From Figure 6, the practical use of CB-HDB had the lowest dynamic yield stress of 5.90Pa, which fully meets the requirement for gravity transport. The yield stress increased to 7.1Pa when half of PCI was replaced by GGBFS in BB-HDB, and it nearly doubled to 11.50Pa for SB-HDB when 91% GGBFS was used. This finding indicates that the backfill slurry with GGBFS has a higher yield stress than without GGBFS, which can be explained by the following two mechanisms: (i) GGBFS has a larger specific surface area and fine particle content than PCI; therefore, the formed cementitious gel has a larger surface area when mixed with water, which will, in turn, capture more free water molecules. Thus, the distance between solid particles is reduced, and flocculation and interparticle attractive forces are enhanced, which increases the minimum external force required to break the microstructure (yield stress) and induce flow; (ii) GGBFS can improve the grain size distribution of the mixtures because of its finer particle size (d50=12.13m. This allows the tiny pores between aggregate particles to be filled, which reduces the porosity and produces more compact mixtures with a higher packing density, which increases the yield stress.

This finding is consistent with many other studies in the literature. References [36, 37] found that the slag grains with more edges produced high shear stresses, and a higher slag percentage produced higher normal shear stresses.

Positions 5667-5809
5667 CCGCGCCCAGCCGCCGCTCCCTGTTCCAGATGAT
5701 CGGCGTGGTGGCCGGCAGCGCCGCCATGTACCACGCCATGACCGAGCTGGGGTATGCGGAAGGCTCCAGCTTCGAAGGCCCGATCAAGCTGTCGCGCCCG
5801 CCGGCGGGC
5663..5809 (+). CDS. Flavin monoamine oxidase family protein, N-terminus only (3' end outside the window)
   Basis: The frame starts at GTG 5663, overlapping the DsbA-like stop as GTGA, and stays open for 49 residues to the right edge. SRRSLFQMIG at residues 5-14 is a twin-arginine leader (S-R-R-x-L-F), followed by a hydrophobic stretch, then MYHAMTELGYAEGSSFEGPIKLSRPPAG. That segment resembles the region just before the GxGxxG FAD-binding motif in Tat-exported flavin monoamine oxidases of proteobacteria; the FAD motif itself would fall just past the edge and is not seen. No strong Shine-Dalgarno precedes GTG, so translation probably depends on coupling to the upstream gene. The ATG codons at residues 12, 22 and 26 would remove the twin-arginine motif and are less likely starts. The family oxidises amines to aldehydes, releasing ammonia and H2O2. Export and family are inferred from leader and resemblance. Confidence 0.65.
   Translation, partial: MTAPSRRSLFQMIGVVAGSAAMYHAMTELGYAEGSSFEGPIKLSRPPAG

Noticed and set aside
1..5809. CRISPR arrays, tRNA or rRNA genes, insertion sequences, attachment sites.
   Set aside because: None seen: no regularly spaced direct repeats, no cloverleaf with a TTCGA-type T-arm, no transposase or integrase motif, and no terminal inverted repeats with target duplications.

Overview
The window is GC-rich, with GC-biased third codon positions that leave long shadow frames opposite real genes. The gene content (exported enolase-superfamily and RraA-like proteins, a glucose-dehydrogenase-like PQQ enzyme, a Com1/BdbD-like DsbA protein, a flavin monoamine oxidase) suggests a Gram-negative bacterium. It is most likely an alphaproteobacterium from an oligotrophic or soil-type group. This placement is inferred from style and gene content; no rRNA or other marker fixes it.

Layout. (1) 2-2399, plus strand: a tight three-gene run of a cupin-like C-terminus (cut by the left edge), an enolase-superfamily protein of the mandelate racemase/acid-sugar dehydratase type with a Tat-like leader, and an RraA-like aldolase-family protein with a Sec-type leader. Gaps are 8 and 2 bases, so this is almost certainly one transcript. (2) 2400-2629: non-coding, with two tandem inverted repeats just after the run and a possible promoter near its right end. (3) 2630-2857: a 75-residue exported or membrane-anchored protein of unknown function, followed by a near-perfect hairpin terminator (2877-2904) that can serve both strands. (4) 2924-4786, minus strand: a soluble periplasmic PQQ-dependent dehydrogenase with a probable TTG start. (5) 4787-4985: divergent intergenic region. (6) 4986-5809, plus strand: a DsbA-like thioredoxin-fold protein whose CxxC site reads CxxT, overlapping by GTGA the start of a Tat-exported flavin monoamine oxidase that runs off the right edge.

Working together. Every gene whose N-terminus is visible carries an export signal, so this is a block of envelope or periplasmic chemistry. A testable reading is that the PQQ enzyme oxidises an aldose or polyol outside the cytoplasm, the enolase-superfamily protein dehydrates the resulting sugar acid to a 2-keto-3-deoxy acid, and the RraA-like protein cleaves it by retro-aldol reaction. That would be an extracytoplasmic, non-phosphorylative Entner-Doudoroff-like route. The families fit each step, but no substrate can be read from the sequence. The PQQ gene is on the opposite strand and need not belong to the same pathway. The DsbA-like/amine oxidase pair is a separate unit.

Figure 6 also shows that the viscosity only slightly changed, regardless of the binder agent. They are 0.431Pa/s, 0.455Pa/s, and 0.446Pa/s for CB-HDB, BB-HDB, and SB-HDB respectively. The apparent viscosities were nearly the same as the three HDB during the test, as shown in Figure 7. It can be observed that the apparent viscosity completely overlapped for the three HDB and remained constant at 0.4Pa/s when the shear rate exceeds 50s1. It can be concluded that the binder type does not affect the viscosity in this case.

From the above results, the binder agent only slightly changed the yield stress but had nearly no effect on the viscosity for the HDS; however, it is difficult to determine how large of a change of the viscosity will be significant. The magnitude of the rheological property changes is far from practical use when expressed in terms of yield stress and viscosity. Another widely used practical parameter is the pressure drop or friction factor, which evaluates the pressure loss of the backfill slurry when transported via pipeline. The friction factor is closely related to the yield stress, viscosity, and engineering conditions, such as the pipe diameter, flow state (laminar, turbulent, and transition flow), flow rate (velocity), Reynolds number, and slurry bulk density. Many models can be used to predict the friction factor with high accuracy [38, 39]. To better evaluate the practical applicability of the SB, the pressure drop of the three HDBs will be calculated and compared using a friction factor correlation.

Before selecting the model, the flow state of the HDB under practical conditions should be determined, which is evaluated by the Reynolds number Re as shown in equation (1):where is the slurry bulk density, kg/m3; is the flow velocity, m/s; D is the pipe diameter, m; and p is the plastic viscosity of a Bingham plastic fluid, Pa/s.